After an underwhelming start, Houston Astros starter Lance McCullers Jr. revealed he had been physically ill during three-plus laborious innings against the Detroit Tigers earlier this month.

His manager, Dusty Baker, explained that McCullers’s start had been shaky in more ways than one. The 27-year-old, an athlete in peak physical condition, found himself with “wobbly” legs and was unable to catch his breath. McCullers received a coronavirus vaccine shot earlier in the week, he and his manager said. The side effects were troublesome enough that he required IVs just to make his start at all.

Some in Major League Baseball, like in so many other industries, have pointed to the arrival of vaccines as the beginning of a return to normal. But MLB is learning that widespread vaccination is not as linear a process as it may seem – or as unpolarizing a suggestion as some might hope.

For the past few weeks, teams and their players have been confronted with a choice of whether to be vaccinated or not, incentivized by the promise of loosened restrictions if 85 percent of a team’s players and staff get the shot. Major League Baseball will not say exactly how many teams have reached the threshold as of this week, though the St. Louis Cardinals and Chicago White Sox have both said they are among those that have.

Scott Servais, manager of the Seattle Mariners, said earlier this week he heard 10 of 30 teams had reached the threshold; MLB would not confirm that number and does not identify which teams have hit the mark. The league did say it was “encouraged” by the number, noting that logistical issues make reaching large numbers of players difficult. But managers and executives acknowledged player reluctance is partly to blame.

“There has been some hesitation on the part of some players,” New York Mets President Sandy Alderson said last week, adding that the team held a mandatory educational session with a physician in the hope of dispelling concerns about the vaccine, something the Boston Red Sox and others have done as well.


“I think that’s in the best interest of the team. It’s in the best interest of their families. It’s in the best interest of those who work with the players. So I hope that in addition to their own personal medical considerations, that they take all of those things into consideration, as well.”

Vaccine holdout on MLB teams can matter a great deal. They can be the difference between whether teammates are allowed to eat in restaurants or spend time with family and play video games together. In short, they can determine whether players can participate in the treasured sanity-maintaining off-the-field activities that help make a lengthy baseball season more manageable.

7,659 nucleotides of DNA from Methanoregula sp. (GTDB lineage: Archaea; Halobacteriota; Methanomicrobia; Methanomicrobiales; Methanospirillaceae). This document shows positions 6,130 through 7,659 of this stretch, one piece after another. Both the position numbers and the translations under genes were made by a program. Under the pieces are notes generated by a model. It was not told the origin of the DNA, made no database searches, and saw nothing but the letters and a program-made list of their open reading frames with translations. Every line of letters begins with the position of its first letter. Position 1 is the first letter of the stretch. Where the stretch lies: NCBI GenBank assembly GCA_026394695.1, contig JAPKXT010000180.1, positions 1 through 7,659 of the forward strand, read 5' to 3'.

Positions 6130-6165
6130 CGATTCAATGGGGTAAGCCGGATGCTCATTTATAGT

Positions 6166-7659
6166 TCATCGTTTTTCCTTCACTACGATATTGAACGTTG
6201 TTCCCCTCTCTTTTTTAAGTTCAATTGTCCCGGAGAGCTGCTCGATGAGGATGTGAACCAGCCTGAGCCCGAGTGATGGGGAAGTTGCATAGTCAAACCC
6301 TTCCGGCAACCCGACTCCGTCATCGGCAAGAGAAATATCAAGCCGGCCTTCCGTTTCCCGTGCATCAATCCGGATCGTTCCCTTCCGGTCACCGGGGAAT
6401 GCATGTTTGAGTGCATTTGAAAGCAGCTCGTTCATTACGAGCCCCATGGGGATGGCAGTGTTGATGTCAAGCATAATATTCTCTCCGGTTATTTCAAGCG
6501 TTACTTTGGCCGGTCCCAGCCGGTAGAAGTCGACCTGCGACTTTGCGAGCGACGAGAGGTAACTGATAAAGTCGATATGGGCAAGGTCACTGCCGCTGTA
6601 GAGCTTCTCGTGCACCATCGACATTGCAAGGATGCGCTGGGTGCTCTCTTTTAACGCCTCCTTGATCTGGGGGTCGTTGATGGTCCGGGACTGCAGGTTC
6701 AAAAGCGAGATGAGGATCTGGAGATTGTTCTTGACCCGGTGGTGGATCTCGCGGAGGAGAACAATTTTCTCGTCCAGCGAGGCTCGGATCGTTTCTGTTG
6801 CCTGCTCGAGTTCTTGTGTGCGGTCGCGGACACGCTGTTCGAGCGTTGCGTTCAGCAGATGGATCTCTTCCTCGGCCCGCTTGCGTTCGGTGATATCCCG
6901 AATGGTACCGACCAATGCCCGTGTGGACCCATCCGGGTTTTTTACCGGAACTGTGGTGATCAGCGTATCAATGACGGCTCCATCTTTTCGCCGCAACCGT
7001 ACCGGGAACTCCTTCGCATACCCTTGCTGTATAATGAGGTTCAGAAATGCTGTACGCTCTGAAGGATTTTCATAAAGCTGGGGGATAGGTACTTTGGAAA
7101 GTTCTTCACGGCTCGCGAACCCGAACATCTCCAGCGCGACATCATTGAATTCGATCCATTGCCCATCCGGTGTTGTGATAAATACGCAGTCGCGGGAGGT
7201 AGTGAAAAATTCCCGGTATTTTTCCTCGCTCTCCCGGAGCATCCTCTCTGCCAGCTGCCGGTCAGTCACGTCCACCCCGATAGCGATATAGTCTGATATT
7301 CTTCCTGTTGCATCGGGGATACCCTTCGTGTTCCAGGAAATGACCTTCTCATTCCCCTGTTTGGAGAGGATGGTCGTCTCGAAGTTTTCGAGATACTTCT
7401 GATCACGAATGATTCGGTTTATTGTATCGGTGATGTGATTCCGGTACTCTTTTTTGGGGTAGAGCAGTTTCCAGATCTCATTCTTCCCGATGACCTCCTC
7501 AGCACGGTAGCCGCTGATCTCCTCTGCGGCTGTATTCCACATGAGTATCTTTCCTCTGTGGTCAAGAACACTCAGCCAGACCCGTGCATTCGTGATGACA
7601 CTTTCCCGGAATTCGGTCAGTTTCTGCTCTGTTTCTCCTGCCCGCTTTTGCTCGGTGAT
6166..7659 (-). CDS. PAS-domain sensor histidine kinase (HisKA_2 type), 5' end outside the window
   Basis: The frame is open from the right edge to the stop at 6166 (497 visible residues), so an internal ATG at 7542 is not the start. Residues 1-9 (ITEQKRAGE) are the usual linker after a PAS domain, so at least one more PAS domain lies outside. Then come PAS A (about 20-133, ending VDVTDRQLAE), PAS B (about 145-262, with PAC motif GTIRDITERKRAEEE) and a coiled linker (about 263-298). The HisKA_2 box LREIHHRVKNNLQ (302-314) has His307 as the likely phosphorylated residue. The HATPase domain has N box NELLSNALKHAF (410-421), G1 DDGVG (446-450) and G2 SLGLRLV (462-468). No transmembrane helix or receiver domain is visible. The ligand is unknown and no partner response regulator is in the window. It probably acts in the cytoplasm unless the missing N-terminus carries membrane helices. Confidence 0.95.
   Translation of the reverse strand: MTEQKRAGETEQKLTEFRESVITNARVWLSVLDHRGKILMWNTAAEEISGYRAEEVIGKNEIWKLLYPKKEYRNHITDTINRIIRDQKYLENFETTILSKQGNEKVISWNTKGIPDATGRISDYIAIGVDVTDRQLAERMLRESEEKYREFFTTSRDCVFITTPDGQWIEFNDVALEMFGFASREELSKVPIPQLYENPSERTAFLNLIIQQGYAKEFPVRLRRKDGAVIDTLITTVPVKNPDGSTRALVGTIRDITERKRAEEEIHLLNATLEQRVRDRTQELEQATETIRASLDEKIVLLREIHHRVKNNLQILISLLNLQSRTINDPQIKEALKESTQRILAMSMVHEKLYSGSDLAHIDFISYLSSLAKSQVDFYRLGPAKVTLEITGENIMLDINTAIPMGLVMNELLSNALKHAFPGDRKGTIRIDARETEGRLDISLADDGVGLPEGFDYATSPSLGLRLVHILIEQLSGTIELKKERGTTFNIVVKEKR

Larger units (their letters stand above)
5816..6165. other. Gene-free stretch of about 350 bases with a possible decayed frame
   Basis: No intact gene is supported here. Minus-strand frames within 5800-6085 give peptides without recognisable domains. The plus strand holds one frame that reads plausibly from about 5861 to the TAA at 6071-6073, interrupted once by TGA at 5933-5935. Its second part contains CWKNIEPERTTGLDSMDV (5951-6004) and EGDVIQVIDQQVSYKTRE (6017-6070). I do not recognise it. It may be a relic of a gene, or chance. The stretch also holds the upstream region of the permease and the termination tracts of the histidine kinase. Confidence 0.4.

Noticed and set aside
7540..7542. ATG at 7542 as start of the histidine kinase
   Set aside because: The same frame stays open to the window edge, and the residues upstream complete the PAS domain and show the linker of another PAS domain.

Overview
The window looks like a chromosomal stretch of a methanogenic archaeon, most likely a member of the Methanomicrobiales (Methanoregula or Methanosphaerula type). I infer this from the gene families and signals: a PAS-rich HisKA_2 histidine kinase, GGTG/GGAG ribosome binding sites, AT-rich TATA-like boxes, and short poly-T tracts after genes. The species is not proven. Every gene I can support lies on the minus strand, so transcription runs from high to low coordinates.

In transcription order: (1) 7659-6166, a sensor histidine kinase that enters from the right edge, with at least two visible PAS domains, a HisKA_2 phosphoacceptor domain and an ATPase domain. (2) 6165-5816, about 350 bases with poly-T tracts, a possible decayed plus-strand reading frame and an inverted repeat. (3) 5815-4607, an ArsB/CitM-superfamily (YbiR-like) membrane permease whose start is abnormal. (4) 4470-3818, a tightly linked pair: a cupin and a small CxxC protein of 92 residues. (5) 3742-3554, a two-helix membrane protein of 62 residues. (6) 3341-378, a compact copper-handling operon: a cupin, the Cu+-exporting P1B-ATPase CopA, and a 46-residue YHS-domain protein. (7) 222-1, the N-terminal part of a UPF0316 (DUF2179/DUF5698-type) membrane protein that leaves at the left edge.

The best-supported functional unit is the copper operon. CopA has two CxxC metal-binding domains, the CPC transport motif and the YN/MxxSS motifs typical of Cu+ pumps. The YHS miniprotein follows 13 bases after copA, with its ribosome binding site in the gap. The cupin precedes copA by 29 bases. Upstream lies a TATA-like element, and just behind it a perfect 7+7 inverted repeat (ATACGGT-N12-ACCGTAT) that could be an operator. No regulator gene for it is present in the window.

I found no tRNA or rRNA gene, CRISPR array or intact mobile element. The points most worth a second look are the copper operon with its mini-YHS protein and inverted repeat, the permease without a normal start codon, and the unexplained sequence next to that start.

An MLB clubhouse is home to players from a variety of backgrounds, education levels, political views and religious beliefs. It’s an environment that remains stable largely based on the premise that it doesn’t matter what a teammate thinks as long as he helps you win.The choice of whether to get vaccinated or not threatens this complex and fragile balance

If a team suffers an outbreak of the coronavirus, it also can dramatically affect its fortunes for the season. The Astros, Washington Nationals and Minnesota Twins have all played without key starters for multiple games because of coronavirus outbreaks. The Nationals and Twins ended up having to postpone multiple games, forcing them to play doubleheaders with depleted rosters in the aftermath.

“Those conversations with some guys have continued, but we’re not here to press our players. Our players, at this point, are going to make their own decisions,” Twins Manager Rocco Baldelli said Tuesday. “We’re going to support the decisions that they make. Are there some things that become maybe easier for us protocol-wise if we reach that 85 percent threshold? Yes. But again, this isn’t going to be something that’s going to continue on from our end on a regular basis, trying to get anyone to do anything that they’re not comfortable doing.”